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A participant bank appealed the substandard rating assigned to a revolving line of credit during the third quarter Shared National Credit (SNC) examination.
The appeal asserted a special mention rating was appropriate. The appeal’s rating support was based on the company’s continued revenue and user growth underpinned by very strong liquidity with no funded debt, as well as demonstrated access to capital market funding mitigating the negative near-term cash flow.
An interagency appeals panel conducted a comprehensive review of the information submitted by the bank and relied on the supervisory standards outlined below:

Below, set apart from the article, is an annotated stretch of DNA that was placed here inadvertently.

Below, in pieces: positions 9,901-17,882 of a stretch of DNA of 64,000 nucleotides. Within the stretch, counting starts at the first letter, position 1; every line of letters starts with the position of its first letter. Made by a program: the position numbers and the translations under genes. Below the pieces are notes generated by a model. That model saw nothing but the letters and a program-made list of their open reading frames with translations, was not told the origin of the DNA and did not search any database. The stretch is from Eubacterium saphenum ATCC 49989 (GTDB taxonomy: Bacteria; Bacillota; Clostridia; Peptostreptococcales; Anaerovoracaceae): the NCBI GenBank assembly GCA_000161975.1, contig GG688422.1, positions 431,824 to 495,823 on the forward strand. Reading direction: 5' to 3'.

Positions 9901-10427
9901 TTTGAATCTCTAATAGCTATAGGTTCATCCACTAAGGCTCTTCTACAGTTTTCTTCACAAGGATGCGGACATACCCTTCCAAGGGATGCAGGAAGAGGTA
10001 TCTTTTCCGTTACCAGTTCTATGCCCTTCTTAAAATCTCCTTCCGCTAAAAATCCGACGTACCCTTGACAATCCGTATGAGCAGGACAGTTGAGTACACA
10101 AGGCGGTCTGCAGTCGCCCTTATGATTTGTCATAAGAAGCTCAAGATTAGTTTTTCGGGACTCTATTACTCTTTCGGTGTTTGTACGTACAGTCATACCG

An interagency appeals panel of three senior credit examiners concurred with the SNC examination team’s originally assigned substandard rating based on well-defined weaknesses of weak primary source of repayment and weak performance to plan. The borrower has not achieved profitability and depended on capital raises to cover cash flow shortfalls. Although revenues increased, adjusted earnings before interest, taxes, debt, and amortization and free cash flow (FCF) were negative through six months ending June 30, 2022. Higher than forecasted operating expenditures have yet to result in sufficient revenue growth. Original underwriting projections anticipated positive FCF by year-end 2021. Revised 2021 projections forecast positive FCF by 2024; interim 2022 results, however, show underperformance to revised projections. While the 2021 capital raise strengthens balance sheet liquidity supporting near term weaknesses with the primary source of repayment, lack of profitability and continued underperformance to plan are common characteristics of substandard assets.